Doctors, Insurers Clash on Florida Workers’ Comp Physician Dispensing Rules

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Physician dispensing of medications has long been a flash point in workers’ compensation insurance, with at least 22 states regulating or restricting the practice. Florida is no exception to the controversy, and stakeholders on both sides of the issue joined renewed debate last week with testimony from injured workers, doctors, lawyers and insurance industry representatives.

“The workers’ compensation system is a challenging system to negotiate, not only for patients but also for physicians. The last thing they need is to go ahead and put another barrier in between the patient and the physician,” said Dr. David Perloff, a cardiologist in Fort Lauderdale.

Perloff, one of 95 people who attended the virtual regulatory hearing on Friday, urged the Florida Division of Workers’ Compensation to proceed with the rule changes that would allow physician dispensing in most cases. Insurers would be able to deny authorization or reimbursement of office-dispensed drugs only in limited circumstances. The proposed changes can be seen here.

Perloff (Facebook)

Perloff argued that regulators should loosen the reins even further and exempt heart medicines from re-authorization requirements altogether, so that patients can walk out of a doctor’s office with the life-saving drugs and avoid delays. Early medication helps prevent relapses and returns to the hospital, and in the long run will save insurers money, he said. He noted that the American College of Cardiologists recommends the practice.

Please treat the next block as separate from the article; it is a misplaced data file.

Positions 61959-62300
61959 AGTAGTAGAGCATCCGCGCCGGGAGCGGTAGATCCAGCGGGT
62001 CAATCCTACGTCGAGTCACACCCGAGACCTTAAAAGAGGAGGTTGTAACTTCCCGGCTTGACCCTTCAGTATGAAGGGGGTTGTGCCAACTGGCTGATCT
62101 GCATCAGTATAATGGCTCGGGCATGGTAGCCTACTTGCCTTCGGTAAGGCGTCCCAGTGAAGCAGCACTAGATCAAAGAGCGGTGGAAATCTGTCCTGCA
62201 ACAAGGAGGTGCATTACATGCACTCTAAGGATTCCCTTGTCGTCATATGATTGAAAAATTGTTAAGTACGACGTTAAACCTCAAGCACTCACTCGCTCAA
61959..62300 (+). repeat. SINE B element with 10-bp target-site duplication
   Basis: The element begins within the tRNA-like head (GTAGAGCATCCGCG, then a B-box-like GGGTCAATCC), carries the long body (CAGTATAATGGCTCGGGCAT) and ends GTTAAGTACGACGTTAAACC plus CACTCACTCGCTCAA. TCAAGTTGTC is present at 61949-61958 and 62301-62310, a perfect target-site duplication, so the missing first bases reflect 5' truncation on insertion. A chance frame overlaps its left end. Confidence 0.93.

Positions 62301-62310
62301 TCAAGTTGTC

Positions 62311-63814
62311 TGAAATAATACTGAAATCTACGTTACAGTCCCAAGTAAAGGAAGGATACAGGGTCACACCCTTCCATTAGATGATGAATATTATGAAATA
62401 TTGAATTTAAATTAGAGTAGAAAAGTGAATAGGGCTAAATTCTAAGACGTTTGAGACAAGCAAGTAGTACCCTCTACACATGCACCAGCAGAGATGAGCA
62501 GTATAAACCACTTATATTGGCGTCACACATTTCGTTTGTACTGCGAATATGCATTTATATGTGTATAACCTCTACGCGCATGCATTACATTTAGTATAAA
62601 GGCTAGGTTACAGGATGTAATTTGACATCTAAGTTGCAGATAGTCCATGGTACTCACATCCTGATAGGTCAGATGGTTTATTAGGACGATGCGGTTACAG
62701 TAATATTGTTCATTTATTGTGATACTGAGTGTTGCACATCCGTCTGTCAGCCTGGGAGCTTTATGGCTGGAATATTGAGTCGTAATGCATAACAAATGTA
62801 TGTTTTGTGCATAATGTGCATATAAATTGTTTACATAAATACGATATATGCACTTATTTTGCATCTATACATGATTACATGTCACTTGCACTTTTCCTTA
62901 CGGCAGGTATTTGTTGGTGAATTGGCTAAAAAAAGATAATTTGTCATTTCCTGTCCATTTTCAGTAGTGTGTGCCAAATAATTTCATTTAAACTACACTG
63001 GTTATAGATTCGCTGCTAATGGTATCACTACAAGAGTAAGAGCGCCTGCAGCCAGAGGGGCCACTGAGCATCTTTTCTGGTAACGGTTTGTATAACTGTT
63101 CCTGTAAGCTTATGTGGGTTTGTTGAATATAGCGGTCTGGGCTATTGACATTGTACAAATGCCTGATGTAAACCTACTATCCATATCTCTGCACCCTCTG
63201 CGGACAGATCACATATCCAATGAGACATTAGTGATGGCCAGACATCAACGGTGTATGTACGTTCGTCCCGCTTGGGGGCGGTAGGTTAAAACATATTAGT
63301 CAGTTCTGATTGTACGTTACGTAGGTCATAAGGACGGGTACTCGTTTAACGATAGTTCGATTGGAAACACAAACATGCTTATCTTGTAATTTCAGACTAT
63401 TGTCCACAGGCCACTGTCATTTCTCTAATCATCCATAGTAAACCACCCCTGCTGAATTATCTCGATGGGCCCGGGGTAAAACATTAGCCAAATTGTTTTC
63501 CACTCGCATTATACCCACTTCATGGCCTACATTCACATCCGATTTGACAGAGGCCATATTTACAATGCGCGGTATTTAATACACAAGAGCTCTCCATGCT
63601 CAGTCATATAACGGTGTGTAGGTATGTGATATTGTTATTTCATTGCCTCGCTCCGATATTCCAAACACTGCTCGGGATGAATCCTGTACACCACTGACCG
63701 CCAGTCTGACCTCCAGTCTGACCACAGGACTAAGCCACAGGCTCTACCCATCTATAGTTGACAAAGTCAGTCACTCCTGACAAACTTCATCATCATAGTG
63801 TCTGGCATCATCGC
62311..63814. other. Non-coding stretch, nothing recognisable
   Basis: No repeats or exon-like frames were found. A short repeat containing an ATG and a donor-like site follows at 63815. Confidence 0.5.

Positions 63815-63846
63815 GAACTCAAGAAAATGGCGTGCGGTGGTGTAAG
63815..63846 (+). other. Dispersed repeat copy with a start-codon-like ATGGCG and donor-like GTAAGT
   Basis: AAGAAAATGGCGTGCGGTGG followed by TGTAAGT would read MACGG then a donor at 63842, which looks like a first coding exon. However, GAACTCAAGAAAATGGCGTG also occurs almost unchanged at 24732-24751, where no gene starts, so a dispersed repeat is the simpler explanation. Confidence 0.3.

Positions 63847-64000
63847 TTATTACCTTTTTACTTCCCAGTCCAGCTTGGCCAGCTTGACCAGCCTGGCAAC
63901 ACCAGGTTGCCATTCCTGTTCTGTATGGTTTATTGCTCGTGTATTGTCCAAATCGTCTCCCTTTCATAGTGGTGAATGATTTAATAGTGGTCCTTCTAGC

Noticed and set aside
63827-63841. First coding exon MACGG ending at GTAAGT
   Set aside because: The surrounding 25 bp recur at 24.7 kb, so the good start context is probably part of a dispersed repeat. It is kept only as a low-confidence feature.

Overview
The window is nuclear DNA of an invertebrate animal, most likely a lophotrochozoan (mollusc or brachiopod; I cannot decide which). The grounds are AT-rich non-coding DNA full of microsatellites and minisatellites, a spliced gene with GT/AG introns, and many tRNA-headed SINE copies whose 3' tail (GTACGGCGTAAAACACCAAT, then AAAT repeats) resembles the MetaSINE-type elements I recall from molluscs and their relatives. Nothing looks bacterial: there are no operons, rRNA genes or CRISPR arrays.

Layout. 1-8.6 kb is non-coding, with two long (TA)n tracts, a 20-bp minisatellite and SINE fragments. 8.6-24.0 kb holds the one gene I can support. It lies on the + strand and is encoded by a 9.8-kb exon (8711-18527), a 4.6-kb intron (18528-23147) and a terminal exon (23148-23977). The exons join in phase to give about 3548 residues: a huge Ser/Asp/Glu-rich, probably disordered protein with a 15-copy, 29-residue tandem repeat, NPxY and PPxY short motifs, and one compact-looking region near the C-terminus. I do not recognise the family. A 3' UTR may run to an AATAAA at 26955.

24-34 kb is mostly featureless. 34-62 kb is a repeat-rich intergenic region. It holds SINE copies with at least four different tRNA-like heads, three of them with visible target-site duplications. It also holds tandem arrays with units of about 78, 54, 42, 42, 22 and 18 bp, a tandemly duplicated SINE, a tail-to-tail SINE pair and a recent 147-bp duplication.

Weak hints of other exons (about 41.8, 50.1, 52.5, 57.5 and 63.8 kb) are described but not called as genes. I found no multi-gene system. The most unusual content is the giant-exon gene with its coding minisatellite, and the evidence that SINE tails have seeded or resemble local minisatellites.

Patients who spoke at the hearing said that being able to avoid waiting on pharmacies or insurance companies to approve medications is vital to rapid recovery. Leslie Seime testified that after she underwent hand surgery for a work injury, she did not receive drugs from the surgery center and had to go without pain medication for 72 hours, while waiting for an adjuster to approve.

“Delays in care unequivocally impair healing, impair return to function and return to work,” said Dr. Larry Halperin, an orthopedic surgeon in Orlando.

He added that the proposed rule update will let patients begin recovery sooner and is a “strong step toward balancing the needs of carriers, patients and physicians.”

Insurance groups pushed back, noting that physician dispensing has been abused in Florida and other states and has been a major cost-driver in workers’ compensation.

“We strongly support requiring that medications be authorized prior to dispensing,” said Ken Stoller, assistant vice president at the American Property Casualty Insurance Association.

Physician dispensing removes the pharmacist, which can act as a backstop against overprescribing and dangerous drug interactions, Stoller said. While some U.S. physicians have advocated for dispensing private-label, compounded creams, workers’ comp insurers have long argued that the topical meds are unnecessary and ineffective – and are little more than a way for providers to jack up prices.

“All of the arguments supporting physician dispensing have long been debunked, since providers can undeniably treat effectively without it, and pharmacies are abundant and easy to access,” Stoller said at the online hearing.

He argued that dispensing may not even be allowed by Florida’s workers’ compensation statute. The law allows a choice of pharmacy for workers, but physicians and practitioners “are simply not pharmacies or pharmacists.”